My handgun press is a Lee turret. Fast and accurate enough for what I need.

For my benchrest and varmint guns, I use a Harrell and a Redding Boss, with a Sinclair arbor press for seating. Nowhere near as fast as some folks' progressive presses, but a heck of a lot more accurate.

And for the folks who say that their Dillon is just as accurate as my setup, wanna put your money where your mouth is?
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Old June 16, 2001, 07:42 PM   #14
Waitone
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've been at it about 4 months now. I went through the normal fear of spending too much money up front thing. Discussions with reloaders and reading the forum convinced me to not go cheap right out of the box. Other endeavors in which I engage all feature an attempt by me to minimize startup costs. Problem was when I got further into an endeavor I ended up spending far more than if I did it right the first time.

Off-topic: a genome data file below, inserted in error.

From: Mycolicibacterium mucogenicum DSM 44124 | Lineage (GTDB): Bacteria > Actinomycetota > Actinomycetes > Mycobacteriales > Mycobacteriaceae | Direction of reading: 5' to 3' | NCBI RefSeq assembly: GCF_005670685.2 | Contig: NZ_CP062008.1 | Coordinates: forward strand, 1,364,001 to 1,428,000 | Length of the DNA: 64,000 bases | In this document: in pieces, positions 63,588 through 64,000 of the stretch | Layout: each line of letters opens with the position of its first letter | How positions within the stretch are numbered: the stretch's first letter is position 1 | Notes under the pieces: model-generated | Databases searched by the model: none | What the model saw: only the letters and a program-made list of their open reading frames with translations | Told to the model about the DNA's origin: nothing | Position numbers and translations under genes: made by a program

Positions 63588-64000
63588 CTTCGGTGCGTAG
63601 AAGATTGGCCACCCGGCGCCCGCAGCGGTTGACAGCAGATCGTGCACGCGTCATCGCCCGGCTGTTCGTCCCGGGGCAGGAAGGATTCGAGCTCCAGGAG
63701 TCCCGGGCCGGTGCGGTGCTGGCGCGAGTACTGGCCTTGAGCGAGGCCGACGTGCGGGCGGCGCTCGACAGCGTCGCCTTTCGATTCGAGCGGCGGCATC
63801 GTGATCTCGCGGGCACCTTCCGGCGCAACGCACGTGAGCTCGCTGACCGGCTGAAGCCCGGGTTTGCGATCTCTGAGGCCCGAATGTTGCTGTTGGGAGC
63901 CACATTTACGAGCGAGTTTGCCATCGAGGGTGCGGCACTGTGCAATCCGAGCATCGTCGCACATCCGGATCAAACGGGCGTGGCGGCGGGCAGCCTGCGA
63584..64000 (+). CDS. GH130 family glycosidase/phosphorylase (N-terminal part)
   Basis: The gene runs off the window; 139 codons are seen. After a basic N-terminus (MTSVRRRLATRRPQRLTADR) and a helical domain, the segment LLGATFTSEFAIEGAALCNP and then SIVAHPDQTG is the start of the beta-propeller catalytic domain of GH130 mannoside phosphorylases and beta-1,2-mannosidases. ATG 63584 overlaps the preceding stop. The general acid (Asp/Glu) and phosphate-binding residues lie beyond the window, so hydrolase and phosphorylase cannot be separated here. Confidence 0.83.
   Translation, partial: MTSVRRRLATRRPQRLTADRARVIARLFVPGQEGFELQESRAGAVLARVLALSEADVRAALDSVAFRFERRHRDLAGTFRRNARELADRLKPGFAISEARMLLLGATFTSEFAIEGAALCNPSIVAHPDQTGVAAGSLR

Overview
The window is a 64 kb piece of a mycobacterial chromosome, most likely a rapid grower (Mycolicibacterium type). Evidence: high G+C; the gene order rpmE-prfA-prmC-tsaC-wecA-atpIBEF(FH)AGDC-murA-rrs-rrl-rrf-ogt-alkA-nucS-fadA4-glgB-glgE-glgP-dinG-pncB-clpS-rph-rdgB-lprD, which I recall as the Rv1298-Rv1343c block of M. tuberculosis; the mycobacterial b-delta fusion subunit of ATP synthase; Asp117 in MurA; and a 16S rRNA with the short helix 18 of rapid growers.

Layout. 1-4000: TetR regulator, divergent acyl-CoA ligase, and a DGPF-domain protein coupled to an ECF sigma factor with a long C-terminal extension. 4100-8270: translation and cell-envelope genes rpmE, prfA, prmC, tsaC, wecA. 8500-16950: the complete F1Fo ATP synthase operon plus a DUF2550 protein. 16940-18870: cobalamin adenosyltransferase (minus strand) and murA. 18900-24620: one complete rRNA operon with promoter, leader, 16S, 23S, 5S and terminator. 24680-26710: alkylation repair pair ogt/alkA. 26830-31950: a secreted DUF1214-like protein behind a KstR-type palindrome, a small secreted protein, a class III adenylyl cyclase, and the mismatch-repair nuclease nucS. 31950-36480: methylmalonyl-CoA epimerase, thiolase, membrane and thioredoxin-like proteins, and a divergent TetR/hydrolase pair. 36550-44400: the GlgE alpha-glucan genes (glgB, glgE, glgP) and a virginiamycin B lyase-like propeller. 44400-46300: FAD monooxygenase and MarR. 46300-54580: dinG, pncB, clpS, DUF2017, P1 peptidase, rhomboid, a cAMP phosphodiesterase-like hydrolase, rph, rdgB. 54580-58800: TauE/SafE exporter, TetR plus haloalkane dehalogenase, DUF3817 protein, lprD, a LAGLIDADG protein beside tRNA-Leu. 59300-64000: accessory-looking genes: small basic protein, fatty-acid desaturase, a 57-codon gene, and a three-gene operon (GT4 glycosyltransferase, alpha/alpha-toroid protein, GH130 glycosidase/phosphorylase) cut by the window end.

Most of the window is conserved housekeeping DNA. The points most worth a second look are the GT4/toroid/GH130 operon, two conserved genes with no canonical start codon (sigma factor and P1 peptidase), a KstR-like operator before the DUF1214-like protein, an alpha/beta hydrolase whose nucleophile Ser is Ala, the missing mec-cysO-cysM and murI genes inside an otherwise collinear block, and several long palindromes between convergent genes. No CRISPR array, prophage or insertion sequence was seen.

For reloading I sucked it up and saved for a little longer and got exactly what I needed. Did I save money over storebought ammo? No, because I shoot 3 to 4 times as much. The payoff is dramatically increased proficiency with my 1911 .45ACP. I also have another therapy. . . . . reloading! It is second only to shooting.

Get what you need the first time

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Last edited by Waitone; June 17, 2001 at 09:26 AM.